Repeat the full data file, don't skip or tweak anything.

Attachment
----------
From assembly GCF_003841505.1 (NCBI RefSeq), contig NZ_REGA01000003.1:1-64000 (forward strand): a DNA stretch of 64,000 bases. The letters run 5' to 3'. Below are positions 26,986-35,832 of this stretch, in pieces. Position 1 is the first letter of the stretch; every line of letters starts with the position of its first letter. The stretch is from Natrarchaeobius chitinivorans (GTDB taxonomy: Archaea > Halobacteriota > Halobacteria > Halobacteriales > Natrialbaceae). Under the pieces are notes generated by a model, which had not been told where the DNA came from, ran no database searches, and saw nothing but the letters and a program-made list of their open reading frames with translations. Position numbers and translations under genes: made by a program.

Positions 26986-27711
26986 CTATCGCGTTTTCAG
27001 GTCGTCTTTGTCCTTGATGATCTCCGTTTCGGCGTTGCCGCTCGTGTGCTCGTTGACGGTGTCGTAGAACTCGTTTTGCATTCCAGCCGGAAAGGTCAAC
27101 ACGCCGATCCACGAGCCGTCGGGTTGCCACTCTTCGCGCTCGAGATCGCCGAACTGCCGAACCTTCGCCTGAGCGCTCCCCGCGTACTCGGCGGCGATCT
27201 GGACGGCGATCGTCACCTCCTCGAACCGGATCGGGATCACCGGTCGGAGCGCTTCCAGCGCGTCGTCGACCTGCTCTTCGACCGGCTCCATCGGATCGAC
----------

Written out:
From assembly GCF_003841505.1 (NCBI RefSeq), contig NZ_REGA01000003.1:1-64000 (forward strand): a DNA stretch of 64,000 bases. The letters run 5' to 3'. Below are positions 26,986-35,832 of this stretch, in pieces. Position 1 is the first letter of the stretch; every line of letters starts with the position of its first letter. The stretch is from Natrarchaeobius chitinivorans (GTDB taxonomy: Archaea > Halobacteriota > Halobacteria > Halobacteriales > Natrialbaceae). Under the pieces are notes generated by a model, which had not been told where the DNA came from, ran no database searches, and saw nothing but the letters and a program-made list of their open reading frames with translations. Position numbers and translations under genes: made by a program.

Positions 26986-27711
26986 CTATCGCGTTTTCAG
27001 GTCGTCTTTGTCCTTGATGATCTCCGTTTCGGCGTTGCCGCTCGTGTGCTCGTTGACGGTGTCGTAGAACTCGTTTTGCATTCCAGCCGGAAAGGTCAAC
27101 ACGCCGATCCACGAGCCGTCGGGTTGCCACTCTTCGCGCTCGAGATCGCCGAACTGCCGAACCTTCGCCTGAGCGCTCCCCGCGTACTCGGCGGCGATCT
27201 GGACGGCGATCGTCACCTCCTCGAACCGGATCGGGATCACCGGTCGGAGCGCTTCCAGCGCGTCGTCGACCTGCTCTTCGACCGGCTCCATCGGATCGAC